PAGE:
As primary schools is where the gender stereotypes start in earnest I can see it being an advantage though to go single sex.

UsingMainlySpoons Thu 08-Sep-11 00:52:27

Message withdrawn at poster's request.

SlinkingOutsideInSocks Thu 08-Sep-11 03:05:23

Another one who went to a single sex school and thrived. There's no 'distraction' for want of a better word, and you just sort of get on with it - learning, socialising with peers and being yourself without looking over your shoulder at the boys.

I only have experience of single-sex high school as opposed to primary, but they're such formative years, and to be able progress from young teenager to ready-to-go-out-into-the-world with an entrenched sense that you're as good as, as normal as, as capable as all your peers (since they're girls too) puts you in such good stead.

What I mean - everyone's treated exactly the same; there's zero gender bias since there can't be. So by the time you re-join the real world grin either at university or in the work-force, which of course is populated by men as well, you have this innate sense of equality, capability, etc. That's been my experience anyway.

nooka Thu 08-Sep-11 04:44:53

Both dh and I went to single sex schools, although at secondary (I am amazed that there are single sex primaries left to be honest). One of the reasons I moved was to make sure that my children did not have to go to single sex schools themselves (our local schools were all single sex for some reason), and I am very happy that where I live now there are no single sex schools at all. I think they are archaic throwbacks to be honest.

My experience from watching my children go through primary is that most of the time the other sex was simply irrelevant. I don't recall dd ever saying that the opinion of boys was in any way of any importance to her, whilst it's only been this year that ds has even mentioned the girls in his class (he is 12). For myself on the other hand the opinion of boys was quite important as they formed the majority of my friends at primary level. It seems a pity to me to deprive children of potential companions just on the basis of their gender.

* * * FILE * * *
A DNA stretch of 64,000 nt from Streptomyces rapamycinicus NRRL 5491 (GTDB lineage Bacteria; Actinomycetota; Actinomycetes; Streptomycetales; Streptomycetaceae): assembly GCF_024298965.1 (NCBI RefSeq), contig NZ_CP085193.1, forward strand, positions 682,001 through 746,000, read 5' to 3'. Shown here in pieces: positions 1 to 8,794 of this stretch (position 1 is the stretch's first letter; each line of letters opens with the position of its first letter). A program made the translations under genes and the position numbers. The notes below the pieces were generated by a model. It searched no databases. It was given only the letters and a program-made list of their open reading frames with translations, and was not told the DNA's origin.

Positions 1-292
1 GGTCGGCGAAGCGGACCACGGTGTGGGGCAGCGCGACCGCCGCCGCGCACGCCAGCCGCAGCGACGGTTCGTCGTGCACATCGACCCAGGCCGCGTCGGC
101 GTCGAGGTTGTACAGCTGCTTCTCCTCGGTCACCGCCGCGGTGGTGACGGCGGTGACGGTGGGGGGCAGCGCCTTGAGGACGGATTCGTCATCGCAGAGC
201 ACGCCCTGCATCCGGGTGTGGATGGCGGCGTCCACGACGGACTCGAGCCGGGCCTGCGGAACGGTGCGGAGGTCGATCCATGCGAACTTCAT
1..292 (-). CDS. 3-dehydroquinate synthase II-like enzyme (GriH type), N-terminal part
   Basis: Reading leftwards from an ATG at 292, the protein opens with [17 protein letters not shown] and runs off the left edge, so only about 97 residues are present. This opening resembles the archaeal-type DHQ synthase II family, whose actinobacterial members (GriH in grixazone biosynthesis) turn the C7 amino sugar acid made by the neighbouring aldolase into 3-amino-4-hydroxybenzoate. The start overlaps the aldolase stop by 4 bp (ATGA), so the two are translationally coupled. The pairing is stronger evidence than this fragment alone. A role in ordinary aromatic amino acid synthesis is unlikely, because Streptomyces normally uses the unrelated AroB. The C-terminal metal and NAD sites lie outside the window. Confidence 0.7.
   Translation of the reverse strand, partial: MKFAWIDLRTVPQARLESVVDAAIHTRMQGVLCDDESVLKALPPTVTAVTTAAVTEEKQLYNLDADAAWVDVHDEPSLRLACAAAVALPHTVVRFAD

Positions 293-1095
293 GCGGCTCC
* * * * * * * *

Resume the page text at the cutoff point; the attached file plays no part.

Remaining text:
AssetRichIncomePoor Thu 08-Sep-11 07:39:23

HandDived, it's interesting that you have had this experience with ex public school boys. My dad and DH are both ex public school boys, and there isn't the faintest trace of 'entitlement' about either of them. They are quietly self-assured and confident, but in the same sort of way as the girls I was at school with, not in a bad way. None of my male public school friends has it either. But as I steer very clear of anything to do with sport, it could be an ex public school sporty thing. grin

I think you can tell later on if a girl has been to a girls' school (and probably if a boy has been to a boys' school too, though my radar are less attuned to this!) I can't put my finger on why, though.

SardineQueen Thu 08-Sep-11 09:15:18

Having said all that DD1 started mixed-sex primary school yesterday.


<but only a teeny bit>

"it could be an ex public school sporty thing" - very probably! Competitive elite sport promotes arrogance and selfishness anyway - I just find that the boys adapt to that more quickly than the girls!

Pagwatch Thu 08-Sep-11 09:26:28

Yes. The stereotypical 'jocks' are likely to be more arrogant because excellence in sport demand self belief and single mindedness that can easily morph into arrogance if not balanced.